With more people like yourself posting about self-built wheels, I’m coming to the conclusion that although it can be taken to a high fine art for ‘anal’ well-honed skills, wheel building is actually more straight forward and a lot simpler than some make it out be. I do feel that there are some who try to perpetuate the idea that it’s a complex frightening “black art”, not to be attempted by mere mortals.

I’ll probably start with the front first by copying the original. I’ll use the forks as a jig. I guess calculating correct spoke length is tricky. I guess attention to detail and keeping track is about as complicated as it gets. Did you apply anything to the spoke threads before fixing the nips?


Top
 Profile  
 
PostPosted: Sun Oct 27, 2013 8:35 pm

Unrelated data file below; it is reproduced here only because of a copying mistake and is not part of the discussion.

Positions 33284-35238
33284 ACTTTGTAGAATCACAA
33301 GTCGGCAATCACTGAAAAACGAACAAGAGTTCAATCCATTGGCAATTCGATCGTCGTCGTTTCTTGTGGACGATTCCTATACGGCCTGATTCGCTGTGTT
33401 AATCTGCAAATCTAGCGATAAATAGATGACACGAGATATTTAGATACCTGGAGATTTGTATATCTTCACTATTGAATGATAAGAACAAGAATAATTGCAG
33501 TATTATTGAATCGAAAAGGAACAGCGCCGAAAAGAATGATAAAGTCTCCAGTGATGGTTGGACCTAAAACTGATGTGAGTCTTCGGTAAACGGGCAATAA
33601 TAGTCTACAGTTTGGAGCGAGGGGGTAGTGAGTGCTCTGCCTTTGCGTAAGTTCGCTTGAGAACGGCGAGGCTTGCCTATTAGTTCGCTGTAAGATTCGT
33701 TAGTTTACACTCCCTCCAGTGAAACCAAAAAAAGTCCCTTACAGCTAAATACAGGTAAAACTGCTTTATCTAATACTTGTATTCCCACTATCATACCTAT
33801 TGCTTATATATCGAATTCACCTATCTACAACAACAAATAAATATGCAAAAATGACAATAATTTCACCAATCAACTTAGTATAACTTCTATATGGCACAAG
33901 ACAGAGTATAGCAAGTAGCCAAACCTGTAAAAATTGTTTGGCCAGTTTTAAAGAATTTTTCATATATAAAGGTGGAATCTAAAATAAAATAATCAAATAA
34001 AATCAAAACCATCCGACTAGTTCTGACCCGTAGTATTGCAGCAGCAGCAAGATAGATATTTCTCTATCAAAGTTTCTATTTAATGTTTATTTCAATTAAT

Retrobike Sponsor
Retrobike Sponsor
User avatar

Joined: Sat May 22, 2010 10:33 pm
Posts: 2192
Location: Suffolk
It is simple really simple. Calculating the correct spoc lengths is not tricky. Use a vernier to meaure up the hub and two spokes cut to 200mm with nipples screwed on to meaure the ERD. Plug those doemensions into spocalc and round down. Simple really simple. Do not rust online date regarding ERD and even published hub dimension can sometimes be worng (but rarely).

Using the forks is fine a a jig as I said the only tools you need to buy are spoke tool and to get even tension without guessing you way there is a Park TM-1 for £60. If you build more than one pair of wheel that tension guage will pay it self back.

3in1 oil is all you need to apply to the spoke threads. Always apply some lub or wind up will be a problem.

Also I have always said there is no black art to wheel building it all about being methodical and measuring.

RadNomad method of controlling radial runout on frame jig is really good. If you are not going to buy a truing jig this is the best way I have seen of controlling run out.